• BJ

    How about charities having to pay tax and keep financial records just like a business but also having to have the end of year financial statements publicly available and only if it all stacks up does the charity then get back (for charity purposes only), the tax amount the “charity’ had paid throughout the year?

    • Callum

      Charities do have to keep financial records just like a business and also make their financial statements public via the Charities Commission website. You can go and check on ANY registered charity asking for your money. This is a massive improvement on prior years, charities are regularly investigated and struck off for not filing their accounts.

      All the bigger charities (and many smaller ones) are GST registered and keep exactly the same records as any business, accounting for PAYE on any wages paid etc.

  • Bad__Cat

    Biggest con must be the UN. Ask Our resident expert Sheep how much he has in his US bank account for “helping” the starving in Africa

  • Bunswalla

    I get one or two calls a week from all sorts of dodgy outfits such as the Police Inspector’s Guild fund-raising for a calendar or guide on how to keep your kids safe, or some such bollocks. I always ask them whether they (the person trying to con me out of cash) is actually a Police Inspector on their day off, or are they a paid employee of a fund-raising outfit.

    I’ve never once been told anything other than “paid fund-raiser” and I tell them – politely most times – that we choose which charities to support ourselves, and we ensure all money is used for the direct benefit of the charity.

  • SJ00

    I’m going to sound very mean spirited here, but this is exactly why I don’t give money to charities. I’ll drop a can of pet food into the SPCA bins but thats about it. I just don’t believe the target audience of the charity gets much or anything out of it. More often than not the staff drive nice fancy cars, have nice offices and nice pay. I’m not against people doing well out of jobs, but most people give money to a charity expecting that money to end up with the targeted audience. And as silly as it sounds, the ones that give you something in return, a sticker, a nose, a ribbon, whatever, should just use that money for the charity, not to pay some chinese company to mass produce more junk for this world. The only reason they give those things out is to make others feel guilty for not donating themselves. Its shaming others into action. Why can’t people be happy just giving a donation and not receive one of these advertising guilt trips.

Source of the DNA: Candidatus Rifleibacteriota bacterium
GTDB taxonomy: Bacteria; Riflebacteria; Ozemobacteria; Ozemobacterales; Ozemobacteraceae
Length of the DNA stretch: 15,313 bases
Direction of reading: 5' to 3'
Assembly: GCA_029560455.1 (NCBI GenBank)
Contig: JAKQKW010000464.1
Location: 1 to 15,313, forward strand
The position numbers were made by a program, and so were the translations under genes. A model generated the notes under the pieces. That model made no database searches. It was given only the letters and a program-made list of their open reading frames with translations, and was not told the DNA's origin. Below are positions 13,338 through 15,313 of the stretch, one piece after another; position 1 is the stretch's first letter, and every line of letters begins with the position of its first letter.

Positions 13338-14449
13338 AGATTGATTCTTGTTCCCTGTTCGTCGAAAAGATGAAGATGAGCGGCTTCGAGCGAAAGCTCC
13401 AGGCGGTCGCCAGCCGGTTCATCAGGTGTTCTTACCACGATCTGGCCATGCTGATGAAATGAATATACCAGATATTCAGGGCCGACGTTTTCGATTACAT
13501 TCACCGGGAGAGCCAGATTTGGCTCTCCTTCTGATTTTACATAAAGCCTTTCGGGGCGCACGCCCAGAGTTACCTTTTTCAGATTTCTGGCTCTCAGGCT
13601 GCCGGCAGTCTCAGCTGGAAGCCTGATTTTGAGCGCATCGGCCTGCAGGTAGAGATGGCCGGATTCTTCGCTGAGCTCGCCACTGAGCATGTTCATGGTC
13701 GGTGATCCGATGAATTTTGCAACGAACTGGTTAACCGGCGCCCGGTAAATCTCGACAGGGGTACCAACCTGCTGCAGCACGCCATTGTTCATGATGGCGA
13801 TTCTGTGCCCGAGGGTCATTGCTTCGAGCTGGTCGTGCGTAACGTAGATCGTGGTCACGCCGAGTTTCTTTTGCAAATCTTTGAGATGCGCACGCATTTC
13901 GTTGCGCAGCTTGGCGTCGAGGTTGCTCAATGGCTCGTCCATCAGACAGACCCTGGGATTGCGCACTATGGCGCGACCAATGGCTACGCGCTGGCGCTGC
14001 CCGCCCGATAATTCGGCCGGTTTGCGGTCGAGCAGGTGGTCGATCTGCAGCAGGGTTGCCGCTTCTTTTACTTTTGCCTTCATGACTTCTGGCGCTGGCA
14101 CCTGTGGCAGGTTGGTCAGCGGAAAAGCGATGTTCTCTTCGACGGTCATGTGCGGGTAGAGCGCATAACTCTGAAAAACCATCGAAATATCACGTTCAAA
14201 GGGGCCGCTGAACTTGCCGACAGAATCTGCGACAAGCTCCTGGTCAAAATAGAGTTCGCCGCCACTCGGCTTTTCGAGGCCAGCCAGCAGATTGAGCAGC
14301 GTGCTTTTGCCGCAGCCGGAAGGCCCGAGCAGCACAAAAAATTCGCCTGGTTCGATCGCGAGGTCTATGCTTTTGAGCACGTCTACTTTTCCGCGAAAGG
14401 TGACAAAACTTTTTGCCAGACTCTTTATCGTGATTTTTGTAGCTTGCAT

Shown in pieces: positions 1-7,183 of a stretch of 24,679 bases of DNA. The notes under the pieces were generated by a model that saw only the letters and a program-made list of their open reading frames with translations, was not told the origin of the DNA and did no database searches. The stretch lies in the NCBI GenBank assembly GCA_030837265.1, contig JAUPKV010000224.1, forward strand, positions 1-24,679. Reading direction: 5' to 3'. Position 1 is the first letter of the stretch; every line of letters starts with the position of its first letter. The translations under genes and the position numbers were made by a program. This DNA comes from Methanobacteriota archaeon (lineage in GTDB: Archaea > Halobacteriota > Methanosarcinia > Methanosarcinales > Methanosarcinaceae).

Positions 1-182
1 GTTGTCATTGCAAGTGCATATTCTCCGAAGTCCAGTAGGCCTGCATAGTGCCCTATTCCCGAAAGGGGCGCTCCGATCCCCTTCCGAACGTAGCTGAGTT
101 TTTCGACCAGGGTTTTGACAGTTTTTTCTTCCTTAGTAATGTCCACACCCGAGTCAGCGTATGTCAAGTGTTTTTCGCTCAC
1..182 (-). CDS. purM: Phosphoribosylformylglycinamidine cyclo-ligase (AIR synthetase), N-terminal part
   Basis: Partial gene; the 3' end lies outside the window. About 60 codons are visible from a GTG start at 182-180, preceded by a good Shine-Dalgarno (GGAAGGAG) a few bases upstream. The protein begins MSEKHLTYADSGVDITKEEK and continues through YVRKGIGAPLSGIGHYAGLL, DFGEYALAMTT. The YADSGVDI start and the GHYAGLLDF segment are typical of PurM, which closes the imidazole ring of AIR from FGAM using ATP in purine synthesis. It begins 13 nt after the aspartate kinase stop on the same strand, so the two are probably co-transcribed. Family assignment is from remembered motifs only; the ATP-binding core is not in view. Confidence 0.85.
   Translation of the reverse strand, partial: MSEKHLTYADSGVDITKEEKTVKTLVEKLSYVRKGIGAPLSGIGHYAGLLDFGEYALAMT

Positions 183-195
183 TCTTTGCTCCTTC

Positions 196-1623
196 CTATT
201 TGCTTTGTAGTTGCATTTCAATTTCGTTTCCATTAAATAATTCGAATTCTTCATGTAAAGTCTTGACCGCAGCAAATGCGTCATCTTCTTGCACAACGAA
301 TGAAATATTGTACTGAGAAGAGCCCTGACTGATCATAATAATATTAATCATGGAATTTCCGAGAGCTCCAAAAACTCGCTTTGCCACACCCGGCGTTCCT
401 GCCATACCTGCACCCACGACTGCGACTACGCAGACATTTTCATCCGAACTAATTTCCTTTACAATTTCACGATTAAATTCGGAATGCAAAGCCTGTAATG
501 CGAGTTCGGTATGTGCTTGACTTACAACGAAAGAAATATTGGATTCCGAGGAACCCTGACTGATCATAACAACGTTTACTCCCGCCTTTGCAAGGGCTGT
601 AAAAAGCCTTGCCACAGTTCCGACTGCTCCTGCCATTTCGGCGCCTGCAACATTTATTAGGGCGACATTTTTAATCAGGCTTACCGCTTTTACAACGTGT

• parorchestia

      Your reaction is completely normal and understandable. I am a Rotarian and our Club’s funds go 100% to the nominated charities, such as Chomondeley House, a local charity that provides very practical help to children of distressed families. We charge nothing for our services. So, I suggest you search out and give small donations to the most effective charities in your neighbourhood. Inner Wheel, Lions and Rotary are excellent (apologies to any other service groups I have left out).

  • The Dog Thinks

    World Vision I seam to recall does try to contain admin and “internal costs” to just 10% meaning 90% goes to the field supported. But remember that some times means World Vision staff in the field are included in the 90%.
    I think “Southern Sudan Mission” on the other hand spends around 96% in New Zealand on there own administration and salaries. Talk about rip off charity. Woof.